In late 2019, New York State expanded equal pay protections to employees of all classes and characteristics covered by the State’s anti-discrimination in the workplace law.
As a result, pay discrimination claims can be based not only on gender, as the prior law had mandated, but also age, race, creed, color, national origin, sexual orientation, gender identity or expression, disability and other characteristics.
The new law also lowers the legal standard necessary to prove pay discrimination. Previously, employers were required to ensure equal pay for equal work. Under the expanded law, New York employers must ensure equal pay for “substantially similar work”.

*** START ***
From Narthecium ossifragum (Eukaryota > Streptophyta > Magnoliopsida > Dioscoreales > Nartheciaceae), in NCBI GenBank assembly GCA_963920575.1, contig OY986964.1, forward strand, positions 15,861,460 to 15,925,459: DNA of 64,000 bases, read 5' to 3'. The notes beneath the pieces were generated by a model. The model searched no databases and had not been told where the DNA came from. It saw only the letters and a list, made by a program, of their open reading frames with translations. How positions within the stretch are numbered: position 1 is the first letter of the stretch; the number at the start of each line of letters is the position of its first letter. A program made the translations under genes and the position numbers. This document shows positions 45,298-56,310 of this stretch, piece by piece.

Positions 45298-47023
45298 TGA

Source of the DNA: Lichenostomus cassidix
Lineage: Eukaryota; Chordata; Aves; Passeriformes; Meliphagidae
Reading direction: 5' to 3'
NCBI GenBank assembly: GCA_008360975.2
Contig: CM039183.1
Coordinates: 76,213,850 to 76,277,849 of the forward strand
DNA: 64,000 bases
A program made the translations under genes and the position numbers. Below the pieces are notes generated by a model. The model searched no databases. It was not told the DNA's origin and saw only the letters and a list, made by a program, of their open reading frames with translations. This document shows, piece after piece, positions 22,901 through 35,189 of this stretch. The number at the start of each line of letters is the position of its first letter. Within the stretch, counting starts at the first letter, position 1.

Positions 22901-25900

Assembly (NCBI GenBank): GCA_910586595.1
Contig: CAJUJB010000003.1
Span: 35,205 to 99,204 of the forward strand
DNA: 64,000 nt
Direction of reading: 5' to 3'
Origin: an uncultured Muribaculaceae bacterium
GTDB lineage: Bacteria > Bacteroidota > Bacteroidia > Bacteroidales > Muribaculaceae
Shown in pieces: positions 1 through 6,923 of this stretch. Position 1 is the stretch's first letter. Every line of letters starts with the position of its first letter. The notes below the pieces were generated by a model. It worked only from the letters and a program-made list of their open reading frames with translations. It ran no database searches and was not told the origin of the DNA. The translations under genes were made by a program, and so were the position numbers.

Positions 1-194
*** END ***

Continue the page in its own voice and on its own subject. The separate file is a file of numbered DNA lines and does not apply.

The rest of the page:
Pay differentials are permitted if they are based on a seniority system, a system that measures earning based on quality or quantity of work, and a bona fide factor other than one’s membership in a protected class, such as education, training or experience.
Takeaway: Employers should undertake internal reviews of their pay policies to ensure that all employees doing substantially similar work are paid equally, regardless of their protected class.